IT and human resources must work hand-in-hand to increase flexible working arrangements, according to the Workplace Gender Equality Agency's (WGEA) public affairs executive manager Yolanda Beattie.
Speaking at the recent 10th-anniversary event for ACS Women in Sydney, Beattie said that largely inflexible workplaces were a structural barrier to women's ascension of the corporate hierarchy.
"Workplaces - other than the highly-feminised workplaces - have been built by men, for men," Beattie said.
"They're still largely inflexible, you still have the stereotypes of the ideal worker very much drawn in masculine traits.
"The idea of being in before the boss arrives and out after they leave is still very ingrained in Australian workplace culture, [and there's] a 'cloning of self' tendency that means that those that hold positions of power tend to recruit and develop people that look like them.
"And of course [as] the positions of power are still dominated by white, middle-aged, heterosexual men, lo and behold it's white, middle-aged, heterosexual men that tend to ascend those corporate hierarchies."
Beattie said that workplace inflexibility could be resolved via collaboration of IT and HR.
"IT plays a really important role in partnering with HR in tackling the bigger structural issues that we face around flexibility," she said.
"Flexibility has to move from this conversation between managers and employees to being seen as the future of work, and IT and HR have to work hand-in-hand as happy bedfellows to change the way we see work being done in workplaces across this country."
However, she used her address at the ACS Women event to issue a rallying call around gender equality - particularly at the executive level - which she described as a "systemic problem" and one that necessitated a more complex - and complete - fix.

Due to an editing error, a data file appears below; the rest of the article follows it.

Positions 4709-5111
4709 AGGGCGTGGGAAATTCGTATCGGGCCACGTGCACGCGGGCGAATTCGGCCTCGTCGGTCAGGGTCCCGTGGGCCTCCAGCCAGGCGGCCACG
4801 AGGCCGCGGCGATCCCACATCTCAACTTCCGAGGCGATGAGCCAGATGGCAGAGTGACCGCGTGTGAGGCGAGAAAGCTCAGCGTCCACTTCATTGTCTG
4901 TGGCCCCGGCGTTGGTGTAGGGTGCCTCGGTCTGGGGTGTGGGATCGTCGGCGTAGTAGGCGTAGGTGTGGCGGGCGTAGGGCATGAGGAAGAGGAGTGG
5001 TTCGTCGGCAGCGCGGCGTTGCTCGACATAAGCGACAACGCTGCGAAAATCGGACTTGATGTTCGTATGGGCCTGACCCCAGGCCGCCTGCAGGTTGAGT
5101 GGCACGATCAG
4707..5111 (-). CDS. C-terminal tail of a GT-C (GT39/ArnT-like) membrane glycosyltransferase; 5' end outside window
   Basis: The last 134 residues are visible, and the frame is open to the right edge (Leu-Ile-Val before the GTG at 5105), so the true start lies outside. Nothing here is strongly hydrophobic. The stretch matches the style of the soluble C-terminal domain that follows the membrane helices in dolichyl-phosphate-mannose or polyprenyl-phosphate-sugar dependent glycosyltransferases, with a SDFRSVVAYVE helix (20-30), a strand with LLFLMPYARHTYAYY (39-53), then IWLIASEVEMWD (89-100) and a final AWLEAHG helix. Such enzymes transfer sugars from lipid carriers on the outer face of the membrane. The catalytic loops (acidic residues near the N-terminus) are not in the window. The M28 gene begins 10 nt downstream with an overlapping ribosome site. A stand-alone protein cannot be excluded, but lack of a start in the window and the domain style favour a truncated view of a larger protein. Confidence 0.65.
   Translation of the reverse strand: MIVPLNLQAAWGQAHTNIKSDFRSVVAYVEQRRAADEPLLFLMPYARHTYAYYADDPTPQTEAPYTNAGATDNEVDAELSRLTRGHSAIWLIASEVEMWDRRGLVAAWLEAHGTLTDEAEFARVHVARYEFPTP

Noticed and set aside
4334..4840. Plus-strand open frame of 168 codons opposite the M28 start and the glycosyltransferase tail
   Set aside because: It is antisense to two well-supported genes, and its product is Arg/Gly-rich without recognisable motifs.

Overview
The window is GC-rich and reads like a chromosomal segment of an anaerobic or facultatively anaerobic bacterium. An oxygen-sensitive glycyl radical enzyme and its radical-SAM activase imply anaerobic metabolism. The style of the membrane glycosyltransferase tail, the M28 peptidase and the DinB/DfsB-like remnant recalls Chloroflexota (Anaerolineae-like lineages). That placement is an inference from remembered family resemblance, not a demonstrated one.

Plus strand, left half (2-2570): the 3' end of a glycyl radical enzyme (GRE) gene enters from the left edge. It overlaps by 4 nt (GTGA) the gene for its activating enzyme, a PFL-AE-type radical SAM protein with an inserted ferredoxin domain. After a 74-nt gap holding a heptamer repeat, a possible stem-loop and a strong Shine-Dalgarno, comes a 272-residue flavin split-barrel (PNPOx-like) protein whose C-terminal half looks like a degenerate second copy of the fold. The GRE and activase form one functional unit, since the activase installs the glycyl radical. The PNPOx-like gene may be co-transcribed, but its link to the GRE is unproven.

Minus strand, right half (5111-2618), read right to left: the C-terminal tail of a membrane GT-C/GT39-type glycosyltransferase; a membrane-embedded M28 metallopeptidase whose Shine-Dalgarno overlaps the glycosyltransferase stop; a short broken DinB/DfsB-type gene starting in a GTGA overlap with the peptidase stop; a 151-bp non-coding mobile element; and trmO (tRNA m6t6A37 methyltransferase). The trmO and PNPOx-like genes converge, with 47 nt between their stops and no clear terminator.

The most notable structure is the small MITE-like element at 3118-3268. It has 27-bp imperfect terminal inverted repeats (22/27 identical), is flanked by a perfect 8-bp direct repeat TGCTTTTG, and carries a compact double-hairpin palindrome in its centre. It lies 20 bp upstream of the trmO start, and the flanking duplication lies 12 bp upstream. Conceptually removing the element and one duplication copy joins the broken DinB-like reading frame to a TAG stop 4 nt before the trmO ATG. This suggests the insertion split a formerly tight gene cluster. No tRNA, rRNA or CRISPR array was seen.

"It's not something that will be fixed by initiatives and programs. It will not be fixed by mentoring and women's networks," Beattie said.
"We have to change the system and that takes a root-and-branch review of all of the decision-making forums in workplaces, all of the management control systems, put [a focus on] all of them and find out why women aren't getting attracted to those industries and being promoted accordingly.
"Once we diagnose a system within workplaces we can then develop a long-term strategy that puts management and leadership on the course to a long-term structural and cultural change."
Beattie produced WGEA statistics that showed women make up "just one in five of the top three layers of management in the ICT sector".
However, she said pay gaps for women compared to men were far lower in ICT than in other industry sectors - and the gap shrank the further up the corporate hierarchy women were able to climb.
"When women do enter the industry they actually enter at reasonably high paying levels," Beattie said.
"At the executive level, that gap goes down to just 2.7 percent which I was actually quite stunned about, [while] at the senior management level the pay gap's in favour of women.
"But the fact remains that there are very few on the ground when it comes to those senior roles."